If you are referring to the classically based singing voice, then I tend to agree with Patrick Newell. But your question asks about "vocal type", which could mean different things to different people. To me, as you can see, my experience and work is with the whole of the voice - that fundamental dimension of human sound, shared by virtually all people around the globe. We all recognise a laugh, yawn, groan, shriek or sigh don't we. When it comes to singing though, that primary dimension of voice is guided into certain musical structures, grammars and dynamics, with their own histories and rules. In the Western classical tradition (one amongst hundreds of others) vocal performers (singers) have been trained to become expert within a certain limited part of the whole vocal spectrum - which as Patrick states is influenced by physical configurations. However, that doesn't mean you are only blessed with the capacity to produce 2 octaves of vocal sound. For instance, my teacher, Roy Hart, had developed a range of 6 octaves, and with it he performed many different kinds of works, notably "Eight Songs for a Mad King" - which was written by Peter Maxwell-Davies for - and inspired by Hart's - multi-octave voice. In it he powerfully evoked several of King George III sub-personalities who would take over his basic personality - something of a problem for a King! Hart was also able to teach others to move beyond the seemingly given tenor, or bass or soprano type of sound and range, and express a plurality of identities, feelings and emotions. This is a work that involves not only the classical singing vocal approach, but that of other traditions of singing, and of theatre, where voice can be expressive of more realms of the imagination than only those using words. That work is the foundation stone of a genre of performance now referred to as Music Theatre. As a musician and vocal performer friend of mine once said, "there's not only bel canto singing but hell canto too". And as I put it, the whole voice is a voice that can link the many opposites that are part of the human soul, and express them along the many axes of vocal sound - from high/low, soft/hard, yin/yang, light/dark, rough/smooth, nature/culture, and so on. Your question may actually be "Is it possible to change one's idea of what is my voice actually capable of?"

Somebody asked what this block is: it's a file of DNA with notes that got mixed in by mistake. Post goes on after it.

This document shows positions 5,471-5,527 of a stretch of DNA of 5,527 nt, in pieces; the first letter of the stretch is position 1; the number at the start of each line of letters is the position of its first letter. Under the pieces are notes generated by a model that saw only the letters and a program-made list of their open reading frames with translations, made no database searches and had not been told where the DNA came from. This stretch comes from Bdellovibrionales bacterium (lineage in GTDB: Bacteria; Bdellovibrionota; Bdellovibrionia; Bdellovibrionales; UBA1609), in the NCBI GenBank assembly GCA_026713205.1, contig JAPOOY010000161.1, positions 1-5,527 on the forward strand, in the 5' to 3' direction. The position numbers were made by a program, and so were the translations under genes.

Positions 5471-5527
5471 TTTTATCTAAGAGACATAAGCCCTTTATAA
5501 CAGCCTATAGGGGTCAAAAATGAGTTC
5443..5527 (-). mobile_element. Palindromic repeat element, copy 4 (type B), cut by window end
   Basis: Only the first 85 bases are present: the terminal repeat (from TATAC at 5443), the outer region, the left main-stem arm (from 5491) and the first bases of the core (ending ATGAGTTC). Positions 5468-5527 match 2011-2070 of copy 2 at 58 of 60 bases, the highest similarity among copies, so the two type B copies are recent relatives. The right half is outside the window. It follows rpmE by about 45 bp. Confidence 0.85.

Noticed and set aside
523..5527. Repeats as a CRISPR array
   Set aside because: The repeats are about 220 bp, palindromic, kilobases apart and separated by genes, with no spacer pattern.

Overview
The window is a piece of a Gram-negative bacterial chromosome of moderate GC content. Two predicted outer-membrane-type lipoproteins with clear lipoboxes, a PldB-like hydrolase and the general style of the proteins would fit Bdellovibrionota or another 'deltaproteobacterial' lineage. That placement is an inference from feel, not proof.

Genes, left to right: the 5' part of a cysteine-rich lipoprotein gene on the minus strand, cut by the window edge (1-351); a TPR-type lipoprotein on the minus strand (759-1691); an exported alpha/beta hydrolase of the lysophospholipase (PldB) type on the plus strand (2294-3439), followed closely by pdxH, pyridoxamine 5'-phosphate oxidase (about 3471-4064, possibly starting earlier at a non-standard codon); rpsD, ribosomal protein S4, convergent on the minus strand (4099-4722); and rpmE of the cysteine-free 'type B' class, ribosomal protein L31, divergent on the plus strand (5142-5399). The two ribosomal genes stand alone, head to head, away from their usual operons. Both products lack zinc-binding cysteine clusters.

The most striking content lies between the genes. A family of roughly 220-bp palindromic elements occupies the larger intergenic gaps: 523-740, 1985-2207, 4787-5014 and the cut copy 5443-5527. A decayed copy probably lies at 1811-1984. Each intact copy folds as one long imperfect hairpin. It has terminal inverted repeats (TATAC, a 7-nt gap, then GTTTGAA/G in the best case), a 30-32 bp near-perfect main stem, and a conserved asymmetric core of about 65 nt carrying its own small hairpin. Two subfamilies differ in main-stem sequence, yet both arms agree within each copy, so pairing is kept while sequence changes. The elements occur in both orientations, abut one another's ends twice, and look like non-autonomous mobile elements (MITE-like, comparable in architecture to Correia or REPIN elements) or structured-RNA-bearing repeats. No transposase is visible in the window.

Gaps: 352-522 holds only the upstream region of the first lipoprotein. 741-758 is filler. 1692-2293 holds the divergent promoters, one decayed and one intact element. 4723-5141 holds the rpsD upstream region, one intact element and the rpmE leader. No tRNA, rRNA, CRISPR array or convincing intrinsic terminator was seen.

Will doing anything to your teeth change or affect your voice/singing voice at all?
I guess it'd effect your enunciation but not your actual voice